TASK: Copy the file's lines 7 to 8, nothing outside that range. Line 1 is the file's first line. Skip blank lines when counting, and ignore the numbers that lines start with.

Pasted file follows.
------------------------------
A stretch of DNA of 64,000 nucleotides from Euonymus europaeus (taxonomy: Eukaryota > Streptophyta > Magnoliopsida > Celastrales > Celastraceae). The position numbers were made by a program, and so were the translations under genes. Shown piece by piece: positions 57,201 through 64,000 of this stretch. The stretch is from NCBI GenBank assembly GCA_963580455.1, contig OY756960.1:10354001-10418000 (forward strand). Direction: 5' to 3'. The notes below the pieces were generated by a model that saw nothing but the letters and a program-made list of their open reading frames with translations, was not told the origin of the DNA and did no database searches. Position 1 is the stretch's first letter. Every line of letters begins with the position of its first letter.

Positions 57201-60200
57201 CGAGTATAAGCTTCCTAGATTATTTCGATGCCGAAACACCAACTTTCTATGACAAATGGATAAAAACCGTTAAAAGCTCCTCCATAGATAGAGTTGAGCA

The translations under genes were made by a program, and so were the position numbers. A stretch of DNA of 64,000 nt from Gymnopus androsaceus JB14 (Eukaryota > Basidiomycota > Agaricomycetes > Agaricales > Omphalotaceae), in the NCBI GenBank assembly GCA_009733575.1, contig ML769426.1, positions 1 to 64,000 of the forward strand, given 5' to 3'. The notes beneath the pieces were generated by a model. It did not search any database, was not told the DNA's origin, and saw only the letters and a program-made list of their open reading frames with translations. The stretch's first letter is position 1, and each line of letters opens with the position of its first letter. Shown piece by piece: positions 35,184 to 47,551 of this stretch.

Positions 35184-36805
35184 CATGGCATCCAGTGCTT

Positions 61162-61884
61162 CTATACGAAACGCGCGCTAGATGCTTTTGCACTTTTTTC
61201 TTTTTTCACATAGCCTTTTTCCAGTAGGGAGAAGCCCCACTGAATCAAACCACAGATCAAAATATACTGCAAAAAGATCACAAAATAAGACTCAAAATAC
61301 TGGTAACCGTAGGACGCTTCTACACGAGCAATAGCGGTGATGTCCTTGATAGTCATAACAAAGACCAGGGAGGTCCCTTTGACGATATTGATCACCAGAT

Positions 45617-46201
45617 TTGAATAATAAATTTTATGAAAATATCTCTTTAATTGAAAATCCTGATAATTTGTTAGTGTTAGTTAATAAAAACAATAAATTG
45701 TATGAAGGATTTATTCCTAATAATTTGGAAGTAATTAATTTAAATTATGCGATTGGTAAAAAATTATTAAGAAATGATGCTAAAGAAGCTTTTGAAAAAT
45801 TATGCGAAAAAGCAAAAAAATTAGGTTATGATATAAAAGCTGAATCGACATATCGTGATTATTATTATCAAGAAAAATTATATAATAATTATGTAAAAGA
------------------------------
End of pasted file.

Positions 61162-61884
61162 CTATACGAAACGCGCGCTAGATGCTTTTGCACTTTTTTC